Some families like the Howards celebrated Juneteenth in intimate family settings with good southern cooking and all the barbecue they could eat.
“You couldn’t celebrate,” says Howard. “If you worked for white folks, you couldn’t take a day off. White people were aware that June 19th was a day that Black people were going to celebrate, and you had to act like you were not celebrating, you couldn’t boast about it.”
“We never understood as children why we were enjoying a day that we had to sneak and enjoy,” continued Howard. “We never had everybody there at the same time, especially if the date fell on a weekday, it was kind of odd in the way we had to celebrate this day, and this was in the 1940’s.”
Historically June 19th carries a significant shift in the psychosocial awareness of the descendants of African-born slaves. On paper Black people were free, but in reality, in the physical world, Black people found themselves, particularly during the Reconstruction and Jim Crow eras in the South, living in a state of oppression and some were even in a perpetual state of servitude.
In Spring, Texas, Lee’s family experience was different in that their environment carried a sense of compassion on the part of white people her family grew up knowing.
The Lee family remained on the land as sharecroppers that was bequeathed to them prior to June 19, 1865. From Lee’s great grandfather to her grandmother, the Lee family remained in what she labels, “a kind of indentured slavery even after freedom.”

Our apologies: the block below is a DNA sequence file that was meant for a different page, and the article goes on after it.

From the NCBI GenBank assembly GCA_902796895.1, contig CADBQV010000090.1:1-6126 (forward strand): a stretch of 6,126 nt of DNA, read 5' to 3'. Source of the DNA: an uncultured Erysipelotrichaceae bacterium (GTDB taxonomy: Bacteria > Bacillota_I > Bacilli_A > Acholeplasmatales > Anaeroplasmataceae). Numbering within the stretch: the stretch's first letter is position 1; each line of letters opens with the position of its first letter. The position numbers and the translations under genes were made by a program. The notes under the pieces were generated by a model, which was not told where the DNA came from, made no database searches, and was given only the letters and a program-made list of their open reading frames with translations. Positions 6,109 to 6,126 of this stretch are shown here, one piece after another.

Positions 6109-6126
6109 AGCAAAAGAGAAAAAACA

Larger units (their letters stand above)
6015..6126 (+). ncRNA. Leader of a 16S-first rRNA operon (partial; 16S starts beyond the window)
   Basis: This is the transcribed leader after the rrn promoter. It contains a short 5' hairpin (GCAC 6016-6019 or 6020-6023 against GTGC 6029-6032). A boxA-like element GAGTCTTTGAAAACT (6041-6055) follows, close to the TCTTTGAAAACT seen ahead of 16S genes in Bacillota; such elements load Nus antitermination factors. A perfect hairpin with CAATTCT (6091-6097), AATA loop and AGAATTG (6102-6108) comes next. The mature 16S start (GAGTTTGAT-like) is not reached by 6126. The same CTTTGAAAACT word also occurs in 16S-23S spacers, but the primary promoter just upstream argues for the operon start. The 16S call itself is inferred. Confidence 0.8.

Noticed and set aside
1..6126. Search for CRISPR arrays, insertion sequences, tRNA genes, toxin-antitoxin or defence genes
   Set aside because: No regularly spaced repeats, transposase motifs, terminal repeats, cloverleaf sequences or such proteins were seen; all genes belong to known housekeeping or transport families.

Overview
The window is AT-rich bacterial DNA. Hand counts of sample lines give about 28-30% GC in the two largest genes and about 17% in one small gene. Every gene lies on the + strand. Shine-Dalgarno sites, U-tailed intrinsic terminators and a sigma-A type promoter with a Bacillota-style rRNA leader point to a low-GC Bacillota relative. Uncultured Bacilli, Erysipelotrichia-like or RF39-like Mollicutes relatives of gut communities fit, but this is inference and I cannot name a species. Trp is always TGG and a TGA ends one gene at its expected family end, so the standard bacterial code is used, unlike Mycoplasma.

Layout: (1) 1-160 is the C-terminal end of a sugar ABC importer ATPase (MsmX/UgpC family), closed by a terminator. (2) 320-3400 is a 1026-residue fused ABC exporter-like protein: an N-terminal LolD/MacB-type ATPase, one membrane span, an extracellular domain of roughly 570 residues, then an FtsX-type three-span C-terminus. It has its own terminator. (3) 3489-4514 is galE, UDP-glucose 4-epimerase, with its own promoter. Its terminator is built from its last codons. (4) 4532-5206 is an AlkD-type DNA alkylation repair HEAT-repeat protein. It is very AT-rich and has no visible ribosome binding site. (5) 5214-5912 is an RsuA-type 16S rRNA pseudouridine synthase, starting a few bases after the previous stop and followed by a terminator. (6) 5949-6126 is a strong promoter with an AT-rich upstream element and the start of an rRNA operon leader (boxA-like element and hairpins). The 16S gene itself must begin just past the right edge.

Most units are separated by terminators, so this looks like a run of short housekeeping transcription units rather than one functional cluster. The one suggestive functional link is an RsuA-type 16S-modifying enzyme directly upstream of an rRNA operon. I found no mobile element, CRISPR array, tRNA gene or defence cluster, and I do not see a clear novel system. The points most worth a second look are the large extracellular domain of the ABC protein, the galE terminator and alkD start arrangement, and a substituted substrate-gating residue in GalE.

Howard had a similar experience growing up and says that the notion of being free at the time was different from the reality of being free and independent.
“We were still slaves in a way,” said Howard. “Jim Crow was just a reduced term, but we still worked for white people, and you couldn’t stand up or be an activist in those days or it was ‘oooh well, you don’t have a job now, boy.’ So you were still a boy, so you couldn’t boast about not being a slave because you were still a slave in their eyes, in a way.”
It has been 157 years since the declaration of freedom was conveyed to Blacks in Texas, and Black folks, as a people, despite many barriers have achieved at a rate unmatched by others under contemporary forms of oppression. Juneteenth not only celebrates the freedom of African Americans from slavery, but it also is a time when the achievements of African Americans are noted, and continuous self-development is encouraged. It is a time for African Americans to dress in celebration to show their soul, spirit and pride.
This day of national pride is celebrated with food, festivals, music and other activities to promote community cohesiveness and cultural awareness.
“In grade school we would ask about June 19th and our teacher would say it is a day of celebration and one day it will be a holiday,” says Howard. “As I got older I understood [Juneteenth’s] meaning a lot more, in that this was a day that will always be celebrated.”